We have now found, surprisingly that calcitonin fibrils per se are biologically active and give a longer-time dose response than calcitonin in solution.
For a better understanding of the invention, reference is had to the following description taken in connection with the accompanying drawings, in which:
FIG. 1a is an electron micrograph of negatively stained sonicated hCT fibrils prepared in accordance with the invention; FIG. 1b is an electron micrograph of the original hCT fibrils;
FIG. 2 is a graph depicting a comparison of hCT in solution and in sonicated fibrils on rat plasma calcium levels; and
FIG. 3 is a graph depicting the effect of hCT fibrils in the ileum and rectum.
Accordingly the present invention provides fibrillated calcitonin for use in treating calcium deficiency diseases.
The calcitonin is preferably human calcitonin (hCT) which may be synthetic or it may be produced by recombinant DNA technology, it may be salmon, eel or porcine calcitonin.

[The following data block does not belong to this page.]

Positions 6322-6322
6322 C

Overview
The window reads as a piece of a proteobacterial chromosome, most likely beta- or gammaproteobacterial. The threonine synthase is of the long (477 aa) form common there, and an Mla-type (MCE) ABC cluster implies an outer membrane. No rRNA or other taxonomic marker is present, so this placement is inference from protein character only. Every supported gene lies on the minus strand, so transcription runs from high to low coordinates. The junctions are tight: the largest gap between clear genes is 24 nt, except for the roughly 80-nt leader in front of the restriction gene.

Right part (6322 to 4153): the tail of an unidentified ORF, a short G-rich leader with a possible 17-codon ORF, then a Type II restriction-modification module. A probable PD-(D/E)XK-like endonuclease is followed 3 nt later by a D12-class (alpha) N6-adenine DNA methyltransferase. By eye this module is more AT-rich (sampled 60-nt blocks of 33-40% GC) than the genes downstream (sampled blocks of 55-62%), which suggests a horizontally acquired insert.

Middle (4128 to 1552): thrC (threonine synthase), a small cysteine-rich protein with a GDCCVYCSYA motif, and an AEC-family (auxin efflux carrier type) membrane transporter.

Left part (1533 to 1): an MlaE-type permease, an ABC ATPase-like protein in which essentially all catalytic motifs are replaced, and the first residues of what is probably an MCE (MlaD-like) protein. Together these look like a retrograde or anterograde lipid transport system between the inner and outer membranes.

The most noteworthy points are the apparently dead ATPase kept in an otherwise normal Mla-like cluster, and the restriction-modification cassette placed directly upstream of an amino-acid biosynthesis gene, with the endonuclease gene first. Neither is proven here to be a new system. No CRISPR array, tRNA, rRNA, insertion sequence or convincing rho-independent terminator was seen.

The term "human calcitonin" is used in a broad sense in the context of this description and is intended to comprise not only natural human calcitonin as described in Helv. Chim. Acta, Vol 53, loc. cit., which can also be obtained synthetically, but also pharmaceutically acceptable derivatives and analogues thereof, e.g. those in which one or more of the amino acid groups occurring in the natural compounds are replaced or the N- or C-terminal group has been structually modified.
Human calcitonin can exist in the free form or in the form of a pharmaceutically acceptable acid addition salt. Such salts are known and their activity and compatibility are comparable to those of the free forms. Typical suitable acid addition salts are the hydrochlorides or acetates.